The next day my only objective was to be and feel calm. When I was finally at the track my coach Heather asked me what my race plan was and how I was feeling. Seeing my fellow competitors buzzing around with their warm ups I was brutally honest and told her I was terrified. Mostly because anything could happen, I was a part of this greatness, which meant it was my chance to stand out amongst the best! An opportunity to go for it. I couldn’t tell you what she said in return, but I felt the same sense of energy reciprocated back to me, that she too was excited and believed I was ready to have a good race. Somewhere during the day my fear switched over into excitement and I couldn’t tell you when that was. I know I finished my warm-up, call tent procedures, then raced. The rest becomes a blur with words that only seem to make sense to me.
Reality of the results: I ran my second fastest 800m to date, and knew I ran that race to the best of my ability given the circumstances of my section. I didn’t make top two, therefore, I knew I wasn’t going to make the final. But I was still so proud that I was able to leave that race without regrets. My legs didn’t have as much speed as I would have liked in the final 80m and the other girls were smart in their tactics when I tried to make an earlier move. The aforementioned adrenaline kept the lactic somewhat at bay as I watched the remaining two heats.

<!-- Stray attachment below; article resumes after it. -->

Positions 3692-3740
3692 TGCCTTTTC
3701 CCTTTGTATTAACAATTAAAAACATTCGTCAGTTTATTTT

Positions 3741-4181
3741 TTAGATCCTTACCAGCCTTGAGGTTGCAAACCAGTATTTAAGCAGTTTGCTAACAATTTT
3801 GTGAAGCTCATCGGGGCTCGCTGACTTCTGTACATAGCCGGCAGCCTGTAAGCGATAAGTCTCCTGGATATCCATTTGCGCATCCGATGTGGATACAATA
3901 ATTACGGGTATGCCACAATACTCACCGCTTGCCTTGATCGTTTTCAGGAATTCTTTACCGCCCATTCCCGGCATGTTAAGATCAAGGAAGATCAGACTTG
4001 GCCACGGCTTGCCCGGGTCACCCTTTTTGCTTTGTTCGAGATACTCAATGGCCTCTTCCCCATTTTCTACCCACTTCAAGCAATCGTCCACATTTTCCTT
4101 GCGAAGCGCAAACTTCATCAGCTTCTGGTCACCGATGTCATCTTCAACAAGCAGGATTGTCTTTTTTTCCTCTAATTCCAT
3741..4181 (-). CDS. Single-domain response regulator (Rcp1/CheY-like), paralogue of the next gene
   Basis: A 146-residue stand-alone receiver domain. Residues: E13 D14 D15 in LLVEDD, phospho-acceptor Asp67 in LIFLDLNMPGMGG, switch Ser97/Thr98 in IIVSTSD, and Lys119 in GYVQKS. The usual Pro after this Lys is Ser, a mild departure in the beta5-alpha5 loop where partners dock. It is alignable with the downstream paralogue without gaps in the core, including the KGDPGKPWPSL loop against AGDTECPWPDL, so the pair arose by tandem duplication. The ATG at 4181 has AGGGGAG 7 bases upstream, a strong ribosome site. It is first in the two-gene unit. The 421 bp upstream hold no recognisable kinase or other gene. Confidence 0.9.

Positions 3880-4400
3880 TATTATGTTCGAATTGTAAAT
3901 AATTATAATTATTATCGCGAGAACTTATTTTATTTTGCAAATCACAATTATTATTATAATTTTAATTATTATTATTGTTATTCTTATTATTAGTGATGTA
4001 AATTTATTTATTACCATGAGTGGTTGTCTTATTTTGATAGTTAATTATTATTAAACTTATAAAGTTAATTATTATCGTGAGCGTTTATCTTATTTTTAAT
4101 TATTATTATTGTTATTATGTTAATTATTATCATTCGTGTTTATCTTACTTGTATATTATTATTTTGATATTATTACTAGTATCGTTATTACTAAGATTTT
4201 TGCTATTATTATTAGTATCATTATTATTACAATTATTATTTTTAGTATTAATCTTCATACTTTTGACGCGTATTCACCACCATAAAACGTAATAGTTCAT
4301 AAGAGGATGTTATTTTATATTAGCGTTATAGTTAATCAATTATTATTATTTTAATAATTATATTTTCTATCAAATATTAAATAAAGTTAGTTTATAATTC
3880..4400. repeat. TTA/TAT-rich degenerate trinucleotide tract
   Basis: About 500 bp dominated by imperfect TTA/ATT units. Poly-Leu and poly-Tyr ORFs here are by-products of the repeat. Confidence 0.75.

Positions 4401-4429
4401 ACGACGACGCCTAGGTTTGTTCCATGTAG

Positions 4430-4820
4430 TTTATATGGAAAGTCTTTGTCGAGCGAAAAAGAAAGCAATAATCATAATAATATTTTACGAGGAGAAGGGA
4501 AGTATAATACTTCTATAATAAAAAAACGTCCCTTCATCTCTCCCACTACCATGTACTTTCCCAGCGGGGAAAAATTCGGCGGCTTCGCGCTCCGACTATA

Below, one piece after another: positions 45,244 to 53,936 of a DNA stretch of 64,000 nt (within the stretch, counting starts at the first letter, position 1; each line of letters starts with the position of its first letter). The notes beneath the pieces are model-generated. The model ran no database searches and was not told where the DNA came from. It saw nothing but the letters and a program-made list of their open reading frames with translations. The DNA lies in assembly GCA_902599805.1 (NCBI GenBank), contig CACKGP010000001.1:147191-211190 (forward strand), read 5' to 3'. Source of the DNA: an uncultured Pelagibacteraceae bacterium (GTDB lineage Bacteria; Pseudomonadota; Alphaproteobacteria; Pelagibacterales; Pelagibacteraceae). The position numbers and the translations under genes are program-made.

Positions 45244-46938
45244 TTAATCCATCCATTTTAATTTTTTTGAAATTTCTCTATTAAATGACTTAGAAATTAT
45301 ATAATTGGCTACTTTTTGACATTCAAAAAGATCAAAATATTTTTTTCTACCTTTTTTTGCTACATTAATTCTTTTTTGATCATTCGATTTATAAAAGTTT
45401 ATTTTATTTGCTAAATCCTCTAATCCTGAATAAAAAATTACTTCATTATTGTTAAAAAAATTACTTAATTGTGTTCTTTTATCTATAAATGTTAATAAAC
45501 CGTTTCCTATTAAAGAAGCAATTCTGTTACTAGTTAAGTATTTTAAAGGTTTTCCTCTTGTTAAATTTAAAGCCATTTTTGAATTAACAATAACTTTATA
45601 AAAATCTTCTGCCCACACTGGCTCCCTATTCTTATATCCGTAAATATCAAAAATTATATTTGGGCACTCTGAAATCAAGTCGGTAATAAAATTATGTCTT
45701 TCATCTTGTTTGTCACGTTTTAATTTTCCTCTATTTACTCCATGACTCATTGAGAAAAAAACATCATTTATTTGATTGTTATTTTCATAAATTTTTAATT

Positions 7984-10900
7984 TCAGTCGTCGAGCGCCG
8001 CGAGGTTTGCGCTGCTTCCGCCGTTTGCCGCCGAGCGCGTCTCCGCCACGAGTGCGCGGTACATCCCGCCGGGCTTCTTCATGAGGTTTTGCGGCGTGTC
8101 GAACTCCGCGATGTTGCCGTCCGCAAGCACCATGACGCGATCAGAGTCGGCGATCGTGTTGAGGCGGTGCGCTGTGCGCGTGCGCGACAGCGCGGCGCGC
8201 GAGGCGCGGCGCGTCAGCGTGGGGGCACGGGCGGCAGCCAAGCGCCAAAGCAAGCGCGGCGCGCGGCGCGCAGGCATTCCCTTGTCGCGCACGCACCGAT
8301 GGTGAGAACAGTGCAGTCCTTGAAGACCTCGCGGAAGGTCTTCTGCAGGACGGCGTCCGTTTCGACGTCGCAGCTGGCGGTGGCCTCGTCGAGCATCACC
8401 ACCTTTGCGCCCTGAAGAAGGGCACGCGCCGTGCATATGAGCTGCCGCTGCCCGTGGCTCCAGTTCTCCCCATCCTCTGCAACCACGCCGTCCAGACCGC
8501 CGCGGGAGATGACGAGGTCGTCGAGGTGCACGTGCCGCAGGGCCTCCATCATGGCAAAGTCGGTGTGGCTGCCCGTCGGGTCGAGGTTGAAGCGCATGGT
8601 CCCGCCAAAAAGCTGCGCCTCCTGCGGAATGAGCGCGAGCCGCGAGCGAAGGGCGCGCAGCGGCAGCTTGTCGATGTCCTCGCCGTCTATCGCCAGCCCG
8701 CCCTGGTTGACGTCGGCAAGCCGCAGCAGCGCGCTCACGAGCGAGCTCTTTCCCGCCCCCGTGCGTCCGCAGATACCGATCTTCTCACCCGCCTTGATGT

I was so excited to see training partner Laurence Côté win her heat with a huge smile as she crossed the finish line. As she came around to the athlete exit I gave her the biggest hug and I was (and am) genuinely so happy for her!
In my case, there were no flowers, media, interviews or cameras. Instead I left unnoticed by most which I believe contributed to the ability to leave with a peaceful feeling knowing I had ran a good race amongst a full heat of professional runners. I gained the confidence to know I was capable of more. Yes, it was bittersweet I missed the final eight by placing ninth, but it just gave me more time to prepare for my next set of races in Europe. Besides, I was expected to place significantly less than ninth place. Instead, I went for a beautiful, long cool down jog along the Canal that runs alongside the track and appreciated the beautiful sunset that only comes after a storm. Although I left this championship with one race less than I was planning, the one race I was guaranteed rekindled confidence, and catalyzed focus to move forward to the next race with my head held high. A huge thank-you goes out to my fellow 800m ladies, your fierceness holds me accountable to be better- and I appreciate that!
Stay Tuned: Time to pack for the next stop of this tour!